The trial court’s denial of plaintiff’s motion for a preliminary injunction seeking to enjoin defendant-homeowners association and its Board from taking any action to prevent or interfere with plaintiff’s representatives, including its attorney, attending and participating in the Board’s meetings, is affirmed, where the trial did not err in concluding that: 1) the Board may exclude from the open sessions of its meetings a person like plaintiff’s attorney who is not a member of the defendant-association; and 2) plaintiff failed to meet its burden of showing a reasonable probability of prevailing on the merits at trial.
The district court’s order awarding defendant $200,000 in attorney’s fees and $30,000 in costs, is vacated and remanded with directions to delete the award of attorney’s fees, where: 1) 28 U.S.C. section 1919 does not authorize an award of attorney’s fees; and 2) although such fees may be awarded on a non-statutory basis for bad faith in the conduct of litigation, fees were not warranted under the circumstances of this case, where plaintiff re-filed a lawsuit after non-diverse members of a limited liability corporation were dropped in an attempt to invoke diversity of citizenship jurisdiction.
In response to the certified questions: 1) General Business Law section 395-a, which (with certain exceptions) forbids the termination before expiration of any “maintenance agreement covering parts and/or service,” does not make contract clauses that contradict its terms null and void; and 2) violation of section 395-a alone does not give rise to a cause of action under General Business Law section 349.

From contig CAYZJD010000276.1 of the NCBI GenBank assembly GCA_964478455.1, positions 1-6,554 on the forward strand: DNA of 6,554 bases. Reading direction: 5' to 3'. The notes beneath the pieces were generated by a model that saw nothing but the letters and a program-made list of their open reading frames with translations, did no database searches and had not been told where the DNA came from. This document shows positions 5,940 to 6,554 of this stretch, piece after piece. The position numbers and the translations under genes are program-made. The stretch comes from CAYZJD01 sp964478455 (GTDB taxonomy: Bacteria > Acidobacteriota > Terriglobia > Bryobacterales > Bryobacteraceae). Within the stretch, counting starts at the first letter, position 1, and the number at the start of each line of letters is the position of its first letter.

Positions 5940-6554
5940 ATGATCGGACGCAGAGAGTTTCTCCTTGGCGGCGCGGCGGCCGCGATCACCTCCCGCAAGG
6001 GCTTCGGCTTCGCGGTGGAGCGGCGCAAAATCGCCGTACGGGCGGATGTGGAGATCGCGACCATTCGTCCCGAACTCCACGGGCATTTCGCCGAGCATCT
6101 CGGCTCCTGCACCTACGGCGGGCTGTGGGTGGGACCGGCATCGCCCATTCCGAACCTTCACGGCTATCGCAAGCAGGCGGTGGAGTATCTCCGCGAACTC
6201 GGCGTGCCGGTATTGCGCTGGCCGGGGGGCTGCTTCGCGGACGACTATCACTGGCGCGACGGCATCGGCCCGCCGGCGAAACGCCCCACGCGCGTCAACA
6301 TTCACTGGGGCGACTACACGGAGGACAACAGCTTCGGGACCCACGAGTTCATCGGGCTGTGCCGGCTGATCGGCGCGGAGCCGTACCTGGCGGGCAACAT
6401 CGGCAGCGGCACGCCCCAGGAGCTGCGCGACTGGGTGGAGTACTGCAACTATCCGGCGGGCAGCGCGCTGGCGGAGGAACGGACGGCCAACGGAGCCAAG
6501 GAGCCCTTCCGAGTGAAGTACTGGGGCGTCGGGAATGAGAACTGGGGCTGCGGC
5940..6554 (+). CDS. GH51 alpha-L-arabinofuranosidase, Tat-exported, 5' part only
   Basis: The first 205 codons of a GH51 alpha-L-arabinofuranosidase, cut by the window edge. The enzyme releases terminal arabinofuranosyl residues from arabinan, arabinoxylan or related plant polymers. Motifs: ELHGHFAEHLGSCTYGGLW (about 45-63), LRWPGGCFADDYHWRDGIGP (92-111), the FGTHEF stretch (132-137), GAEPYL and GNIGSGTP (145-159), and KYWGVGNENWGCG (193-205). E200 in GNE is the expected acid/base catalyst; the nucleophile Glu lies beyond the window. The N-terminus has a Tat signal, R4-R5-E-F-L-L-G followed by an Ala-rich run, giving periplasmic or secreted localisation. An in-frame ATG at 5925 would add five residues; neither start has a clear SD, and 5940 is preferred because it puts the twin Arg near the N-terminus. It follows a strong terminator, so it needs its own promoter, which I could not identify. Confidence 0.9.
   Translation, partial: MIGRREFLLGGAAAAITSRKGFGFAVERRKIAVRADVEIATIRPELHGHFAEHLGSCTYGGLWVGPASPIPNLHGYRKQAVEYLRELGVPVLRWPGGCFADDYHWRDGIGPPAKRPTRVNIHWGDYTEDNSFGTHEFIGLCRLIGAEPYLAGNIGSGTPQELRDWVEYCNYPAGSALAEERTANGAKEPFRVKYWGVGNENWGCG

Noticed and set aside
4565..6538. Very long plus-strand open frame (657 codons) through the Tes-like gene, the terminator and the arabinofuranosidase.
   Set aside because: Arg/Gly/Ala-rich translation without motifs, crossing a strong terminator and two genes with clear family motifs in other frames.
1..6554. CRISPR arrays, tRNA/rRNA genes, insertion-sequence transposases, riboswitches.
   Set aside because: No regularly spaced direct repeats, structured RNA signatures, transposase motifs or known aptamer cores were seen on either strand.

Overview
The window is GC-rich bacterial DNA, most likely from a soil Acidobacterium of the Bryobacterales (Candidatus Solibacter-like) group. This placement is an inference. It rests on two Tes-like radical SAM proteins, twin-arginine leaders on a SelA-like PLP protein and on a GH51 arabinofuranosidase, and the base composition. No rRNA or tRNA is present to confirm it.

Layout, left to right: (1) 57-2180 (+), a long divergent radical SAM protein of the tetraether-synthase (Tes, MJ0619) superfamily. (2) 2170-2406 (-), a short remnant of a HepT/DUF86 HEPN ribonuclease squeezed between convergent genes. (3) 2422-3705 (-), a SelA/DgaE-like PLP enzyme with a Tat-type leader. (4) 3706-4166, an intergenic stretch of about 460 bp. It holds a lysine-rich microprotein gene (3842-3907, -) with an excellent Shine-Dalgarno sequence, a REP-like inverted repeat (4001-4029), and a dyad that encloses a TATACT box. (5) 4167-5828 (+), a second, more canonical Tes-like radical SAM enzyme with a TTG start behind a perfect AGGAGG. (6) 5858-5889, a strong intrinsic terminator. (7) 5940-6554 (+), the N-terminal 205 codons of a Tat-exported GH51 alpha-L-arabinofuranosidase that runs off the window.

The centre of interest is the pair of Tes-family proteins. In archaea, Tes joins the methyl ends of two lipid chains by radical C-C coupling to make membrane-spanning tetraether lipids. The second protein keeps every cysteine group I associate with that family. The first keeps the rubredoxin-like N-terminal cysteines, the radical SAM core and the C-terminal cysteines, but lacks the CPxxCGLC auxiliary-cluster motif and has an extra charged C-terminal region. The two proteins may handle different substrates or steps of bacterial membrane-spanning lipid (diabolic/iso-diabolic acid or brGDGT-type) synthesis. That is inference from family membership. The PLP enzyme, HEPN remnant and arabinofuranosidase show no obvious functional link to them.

Dismissal of plaintiff-taxpayers’ refund suit by the Court of Federal Claim is affirmed, where: 1) under the Tax Equity and Fiscal Responsibility individual partners may not bring tax challenges relating to subject matter attributable to a partnership item, rather, such claims must be brought in a partnership-level suit by the partnership representative or Tax Matters Partner; and 2) plaintiffs’ claim for a refund of taxes and penalties assessed for substantial underpayments of tax attributable to tax motivated transactions of their oil and gas partnership, is an impermissible collateral attack.
[10/10] Morrical v. Rogers
[10/09] US v. Peters
[09/17] Charter Township of Clinton Police and Fire Retirement System v. Martin
[09/10] In re: Wilshire Courtyard
[09/09] AmBase Corp. v. US
[09/05] Roman Catholic Bishop v. Bowen
[08/30] Cunningham v. Magidow
[08/21] Ortiz-Bonilla v. Federacion de Ajedrez de Puerto Rico
[07/31] Dennis v. Hart
[07/30] US v. Trek Leather, Inc.
[07/24] Sun Capital Partners III, LP v. New England Teamsters & Trucking Industry Pension Fund
[07/11] Toho-Towa Co. v. Morgan Creek Productions, Inc.
[07/01] SFPP v. Public Utilities Commission
[06/27] DeLuca v. State Fish Co., Inc.
[06/26] Barenboim v. Starbucks Corporation
[06/19] Havasu Lakeshore Investments, LLC v. Fleming
[06/18] SB Liberty, LLC v. Isla Verde Association, Inc.
[06/18] Castillo Grand, LLC v. Sheraton Operating Corporation
[05/30] Schlessinger v. Valspar Corporation
[05/30] Bush v. US